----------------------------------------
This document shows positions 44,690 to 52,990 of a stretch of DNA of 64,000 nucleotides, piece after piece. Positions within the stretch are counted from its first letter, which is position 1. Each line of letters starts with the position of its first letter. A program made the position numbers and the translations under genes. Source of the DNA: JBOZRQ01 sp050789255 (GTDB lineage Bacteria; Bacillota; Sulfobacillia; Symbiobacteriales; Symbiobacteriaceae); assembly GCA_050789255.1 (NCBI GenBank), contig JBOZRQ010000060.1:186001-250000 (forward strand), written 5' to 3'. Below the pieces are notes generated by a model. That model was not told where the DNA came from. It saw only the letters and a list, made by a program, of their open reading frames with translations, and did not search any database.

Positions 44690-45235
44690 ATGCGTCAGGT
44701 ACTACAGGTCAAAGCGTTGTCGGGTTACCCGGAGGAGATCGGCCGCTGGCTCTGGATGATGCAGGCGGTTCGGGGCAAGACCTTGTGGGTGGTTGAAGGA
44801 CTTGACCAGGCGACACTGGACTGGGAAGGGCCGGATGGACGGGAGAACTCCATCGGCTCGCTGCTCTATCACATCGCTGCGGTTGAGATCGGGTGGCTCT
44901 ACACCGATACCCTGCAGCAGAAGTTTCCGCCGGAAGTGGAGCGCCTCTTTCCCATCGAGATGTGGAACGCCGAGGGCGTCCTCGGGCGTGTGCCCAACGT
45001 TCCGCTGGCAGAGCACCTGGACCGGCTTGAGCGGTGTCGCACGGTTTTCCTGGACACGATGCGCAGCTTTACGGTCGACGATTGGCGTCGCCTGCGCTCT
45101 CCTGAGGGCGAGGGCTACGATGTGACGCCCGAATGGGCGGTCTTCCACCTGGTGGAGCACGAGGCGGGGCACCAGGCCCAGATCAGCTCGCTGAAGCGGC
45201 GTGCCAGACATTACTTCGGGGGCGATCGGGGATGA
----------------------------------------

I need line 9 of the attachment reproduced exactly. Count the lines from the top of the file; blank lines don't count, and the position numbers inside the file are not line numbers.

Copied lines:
45201 GTGCCAGACATTACTTCGGGGGCGATCGGGGATGA